Just as the call for patriotism is often the last refuge of scoundrels, so the charge of "rising protectionism" is often the last desperate cry of globalists who don't understand that it is raw mercantilism that is turning their free trade dream into a nightmare.

He characterizes the world as half free trade and half mercantilist:...

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Lazy Analysts at CNBC, Bloomberg, and the Wall St. Journal
Raymond Richman, 9/19/2011

The report last Thursday morning that there were 428,000 initial unemployment claims during the week of September 10, an increase of 11,000 was FALSE. The media, including those which should know better, reported those numbers. Those numbers are so-called "seasonally adjusted" and are totally without merit. They are not credible. ...

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Here Is a Real Jobs Plan in Contrast to Pres. Obama's No-Jobs Plan
Raymond Richman, 9/15/2011

As we pointed out yesterday on this site, President Obama’s American Jobs Act does not, for practical purposes, create any jobs at all. He proposed one-time cuts in payroll taxes for businesses and their employees when business needs long-term solutions. It makes huge transfers to the States to pay teachers’ salaries which is not a federal responsibility at all and does not create any new jobs at all. It is nothing but a list of earmarks for his voting constituencies none of which wants to create any real jobs in the private sector. Nothing in the proposed bill would be a stimulus to business to invest here rather than abroad nor discourage outsourcing which has been increasing for decades.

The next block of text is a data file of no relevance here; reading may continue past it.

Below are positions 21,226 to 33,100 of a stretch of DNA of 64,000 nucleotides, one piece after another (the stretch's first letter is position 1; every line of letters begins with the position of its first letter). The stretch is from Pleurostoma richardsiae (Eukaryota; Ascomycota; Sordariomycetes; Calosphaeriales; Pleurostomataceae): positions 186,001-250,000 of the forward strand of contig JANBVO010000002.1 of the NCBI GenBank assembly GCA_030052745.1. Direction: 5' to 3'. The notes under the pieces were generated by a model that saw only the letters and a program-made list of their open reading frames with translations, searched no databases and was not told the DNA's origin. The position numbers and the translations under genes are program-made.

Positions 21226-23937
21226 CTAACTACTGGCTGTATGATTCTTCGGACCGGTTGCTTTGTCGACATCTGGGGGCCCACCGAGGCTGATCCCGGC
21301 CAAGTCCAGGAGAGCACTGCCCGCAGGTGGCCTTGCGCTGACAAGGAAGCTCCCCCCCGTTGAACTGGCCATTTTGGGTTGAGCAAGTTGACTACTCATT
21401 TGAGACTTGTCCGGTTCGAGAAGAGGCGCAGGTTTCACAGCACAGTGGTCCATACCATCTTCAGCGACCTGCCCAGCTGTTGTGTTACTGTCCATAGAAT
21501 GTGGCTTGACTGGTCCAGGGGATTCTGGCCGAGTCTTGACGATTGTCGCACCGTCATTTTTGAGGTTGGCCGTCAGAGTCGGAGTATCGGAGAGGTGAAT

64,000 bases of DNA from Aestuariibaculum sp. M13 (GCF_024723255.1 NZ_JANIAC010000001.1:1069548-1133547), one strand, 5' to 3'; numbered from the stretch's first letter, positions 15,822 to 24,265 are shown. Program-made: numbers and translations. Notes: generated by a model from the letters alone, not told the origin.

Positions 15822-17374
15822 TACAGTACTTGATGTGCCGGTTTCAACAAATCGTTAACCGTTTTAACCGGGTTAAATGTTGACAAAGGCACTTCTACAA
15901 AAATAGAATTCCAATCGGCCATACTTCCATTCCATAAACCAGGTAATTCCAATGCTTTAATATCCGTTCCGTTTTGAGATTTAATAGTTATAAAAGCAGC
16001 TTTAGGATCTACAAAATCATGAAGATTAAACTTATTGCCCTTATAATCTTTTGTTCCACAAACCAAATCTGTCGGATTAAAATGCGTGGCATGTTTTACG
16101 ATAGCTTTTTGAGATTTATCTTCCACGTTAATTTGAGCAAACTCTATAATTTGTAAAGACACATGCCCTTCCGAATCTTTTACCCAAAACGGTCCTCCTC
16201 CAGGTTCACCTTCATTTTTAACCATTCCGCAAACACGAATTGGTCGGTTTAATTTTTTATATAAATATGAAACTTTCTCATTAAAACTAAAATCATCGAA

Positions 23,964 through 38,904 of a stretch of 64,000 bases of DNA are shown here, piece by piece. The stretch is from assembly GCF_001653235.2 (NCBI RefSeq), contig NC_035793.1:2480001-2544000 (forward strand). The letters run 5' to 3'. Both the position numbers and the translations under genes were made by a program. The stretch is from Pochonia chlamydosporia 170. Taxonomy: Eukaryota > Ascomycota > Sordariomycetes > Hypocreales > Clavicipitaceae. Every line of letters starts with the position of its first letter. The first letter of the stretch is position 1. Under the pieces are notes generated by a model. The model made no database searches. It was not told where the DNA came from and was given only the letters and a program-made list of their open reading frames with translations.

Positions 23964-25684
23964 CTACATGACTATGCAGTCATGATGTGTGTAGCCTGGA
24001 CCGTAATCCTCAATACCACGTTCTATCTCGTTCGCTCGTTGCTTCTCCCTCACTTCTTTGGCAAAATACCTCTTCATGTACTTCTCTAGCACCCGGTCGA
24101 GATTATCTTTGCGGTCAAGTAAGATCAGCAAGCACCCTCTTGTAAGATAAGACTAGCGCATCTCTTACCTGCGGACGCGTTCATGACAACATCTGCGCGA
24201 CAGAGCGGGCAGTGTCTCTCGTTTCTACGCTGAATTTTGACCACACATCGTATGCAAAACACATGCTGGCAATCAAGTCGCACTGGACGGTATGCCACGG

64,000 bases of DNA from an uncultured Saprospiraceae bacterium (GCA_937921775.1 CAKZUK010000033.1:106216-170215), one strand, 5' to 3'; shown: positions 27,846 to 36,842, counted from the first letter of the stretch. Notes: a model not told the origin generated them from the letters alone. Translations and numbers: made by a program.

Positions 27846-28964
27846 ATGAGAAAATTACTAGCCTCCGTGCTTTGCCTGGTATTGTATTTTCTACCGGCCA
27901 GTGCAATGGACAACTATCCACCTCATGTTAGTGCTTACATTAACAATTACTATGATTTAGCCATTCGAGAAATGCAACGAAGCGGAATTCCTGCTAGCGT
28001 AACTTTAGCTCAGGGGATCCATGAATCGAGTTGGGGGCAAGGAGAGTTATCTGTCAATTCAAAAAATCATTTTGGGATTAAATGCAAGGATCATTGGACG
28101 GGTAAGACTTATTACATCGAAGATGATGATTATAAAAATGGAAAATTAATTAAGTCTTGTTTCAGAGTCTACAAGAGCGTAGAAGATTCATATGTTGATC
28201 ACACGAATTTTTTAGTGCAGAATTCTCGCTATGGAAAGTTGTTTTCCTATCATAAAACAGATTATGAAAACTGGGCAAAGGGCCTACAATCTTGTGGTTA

As the bankruptcy of Solyndra, whose  $535 million of borrowed capital was guaranteed by the federal government under the 2009 stimulus plan and which received other benefits such as tax credits, demonstrates the fact that the President favors green energy plants over more efficient fossil fuel plants. And as his opposition to private oil and natural gas development on public lands and offshore in the Gulf, Alaska, and the Arctic shows, he is willing to sacrifice millions of jobs to create an uneconomic green economy that will impoverish the American workers. As Tapan Munro, a “clean energy” proponent wrote on August 8, 2011,  in an article entitled “U.S. Clean Energy's Bubble is Set to Burst”, because “Clean energy today is more expensive and less reliable than coal- and natural-gas-based energy. Large subsidies artificially maintain clean energy's price competitiveness. These subsidies are likely to cease in a few years because of severe budgetary cutbacks proposed for coming years. This should not be a surprise to us. The industry has crashed before -- in the mid-1990s, in 2002 and 2004 -- mostly because Congress did not extend the tax credits that made the industry commercially viable.’  The Energy Department has closed $37.8 billion in loan guarantees for 36 nuclear, wind and solar projects. Solyndra is not the largest loan guarantee. The DOE reported a $967 million loan guarantee for the Agua Caliente Solar Project.